Today was install the lowers day.

First step.  Eat a big breakfast.  Second step.  Go up the mast.

Tate going up the mast to change the lower stays

It took a while up there to get gobs of ancient rigging tape removed.  I mean, I was impressed.  There must have been at least two whole rolls of rigging tape around the pins.  How do I know it was two rolls? One roll was black and the second roll was white. Or maybe it was just some sort of fashion statement.  I don’t know.  But it served a serious warning to me… Tape tape tape.  I disconnected the stays one by one and lowered them on a small line to Dani then finally came down and began the “operation”.

My quest for terrible things involve stainless steel continues.  I tore open the stalok fittings and discovered the corrosion that lurks inside when the sealant fails.

corroded lower stays

Oh well, onwards and upwards.  I laid out the new and old stays side by side and marked them to length assuming that everything would sort itself out.

The process was much the same as when I remade the bobstay.  Unwind the wire.  Insert the cone.  Rewind the wire.  Screw together.

unraveled lower stays
tightening stalocs on lower stays

There was of course a problem.  You know that feeling you get when you’ve done something wrong and realize it?  You know, like you’ve been punched in the gut?  Well I had an oh shit moment.  Just as I finished tightening down the last end of the lowers I looked over and saw a “former” laying on the ground.  A former is a little cap fitting that goes in the stalok fittings to ensure that the wire twists correctly around the cone.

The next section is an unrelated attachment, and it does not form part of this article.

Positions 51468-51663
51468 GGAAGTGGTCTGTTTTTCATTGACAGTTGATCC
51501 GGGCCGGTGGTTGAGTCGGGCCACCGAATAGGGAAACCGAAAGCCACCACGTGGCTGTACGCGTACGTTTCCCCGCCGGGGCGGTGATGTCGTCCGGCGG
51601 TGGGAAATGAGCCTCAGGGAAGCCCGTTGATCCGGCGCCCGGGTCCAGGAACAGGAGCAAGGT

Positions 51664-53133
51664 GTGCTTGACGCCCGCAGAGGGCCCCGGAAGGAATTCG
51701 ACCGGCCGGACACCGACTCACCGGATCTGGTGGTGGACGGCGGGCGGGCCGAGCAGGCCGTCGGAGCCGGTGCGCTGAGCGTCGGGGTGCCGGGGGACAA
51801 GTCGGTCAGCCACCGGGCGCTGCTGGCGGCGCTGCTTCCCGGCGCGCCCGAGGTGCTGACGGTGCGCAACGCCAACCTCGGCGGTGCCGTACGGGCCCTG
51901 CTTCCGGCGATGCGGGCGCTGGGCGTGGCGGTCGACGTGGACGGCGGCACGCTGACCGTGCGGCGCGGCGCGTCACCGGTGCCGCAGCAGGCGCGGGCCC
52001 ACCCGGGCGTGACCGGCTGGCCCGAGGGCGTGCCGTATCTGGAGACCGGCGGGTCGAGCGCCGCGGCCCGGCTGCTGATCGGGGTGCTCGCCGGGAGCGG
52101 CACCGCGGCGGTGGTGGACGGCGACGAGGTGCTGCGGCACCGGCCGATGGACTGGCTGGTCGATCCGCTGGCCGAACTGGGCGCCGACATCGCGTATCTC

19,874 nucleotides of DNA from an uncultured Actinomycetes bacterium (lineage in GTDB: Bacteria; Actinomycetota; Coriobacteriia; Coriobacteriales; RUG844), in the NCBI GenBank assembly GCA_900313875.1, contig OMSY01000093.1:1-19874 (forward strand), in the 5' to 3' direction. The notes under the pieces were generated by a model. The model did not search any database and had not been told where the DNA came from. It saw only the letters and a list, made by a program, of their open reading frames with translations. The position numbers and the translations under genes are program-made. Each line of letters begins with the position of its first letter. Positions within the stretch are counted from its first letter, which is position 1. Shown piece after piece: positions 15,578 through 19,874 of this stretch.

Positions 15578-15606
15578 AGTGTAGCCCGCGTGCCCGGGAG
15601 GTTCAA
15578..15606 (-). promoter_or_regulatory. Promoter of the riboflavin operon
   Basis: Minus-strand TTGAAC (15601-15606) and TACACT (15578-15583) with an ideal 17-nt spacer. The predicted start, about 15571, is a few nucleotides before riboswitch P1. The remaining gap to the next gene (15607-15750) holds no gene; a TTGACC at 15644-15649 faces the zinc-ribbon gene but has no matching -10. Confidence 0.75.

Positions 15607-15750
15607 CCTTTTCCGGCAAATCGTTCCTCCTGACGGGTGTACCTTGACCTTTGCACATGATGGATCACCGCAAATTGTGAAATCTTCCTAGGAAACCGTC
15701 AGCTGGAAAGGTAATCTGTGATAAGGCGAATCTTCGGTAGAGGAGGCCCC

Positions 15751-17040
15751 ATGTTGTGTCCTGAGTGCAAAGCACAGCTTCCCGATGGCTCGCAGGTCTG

Nooooo… Why?  How?   How could I have missed this important piece.  It turns out that sometimes when you look into a stalok fitting, even without the former it looks like it has one in there.  After I finished cursing I looked over all the ends and spotted one that had less thread exposed than the others.  Obviously it had been screwed in further, and I selected it as the most likely candidate for the screw up.  I carefully pulled that one apart and thankfully I believe it was the correct one.  Of course it was hard to tell at this point because there was caulk everywhere.  And I mean everywhere.  All over my hands, on my legs, on the dock, on the tools, on Dani.  It was an impressive mess.  Mistakes were made.

So what did I do?  I cut about an inch of wire off the end of that stay and put the stalok back together.  Now I have a stay that is one inch short but at least it has a former in it.

Finally I go up the mast and connect the forestay and the lower stays and then come down.  Got started hooking up the long absent forestay.  Felt good to get it back.

Tightening the forestay

Then the lowers.  And wouldn’t you know it… One of them was about an inch TOO SHORT!  GAH.  I was about to start pitching stuff overboard.   But not all was lost yet.  I had observed that the mast tangs were higher on one side than the other and perhaps if we switched the front and aft stays we just might eek out enough to make it fit.  So again, like the great ape I am… I go back up the mast.

Tate going up the mast

And down to find that it hadn’t worked.  As I sat crying tears into clubs I call hands (the caulk had dried them shut by this point), Dani suggested we try a different turnbuckle.  I thought it wouldn’t work.  I bought ends for all the old turnbuckles keeping their bronze bodies, but had bought 2 brand new turnbuckles to replace on the whisker stays which used the old style closed body turnbuckles.  And I’ll be damned if it didn’t work.  Dani… Tell ya, that gal is one smart cookie.

So we left, happy, sore, and with lower stays once again in place.  Tomorrow we fill the hull deck joint with more caulk.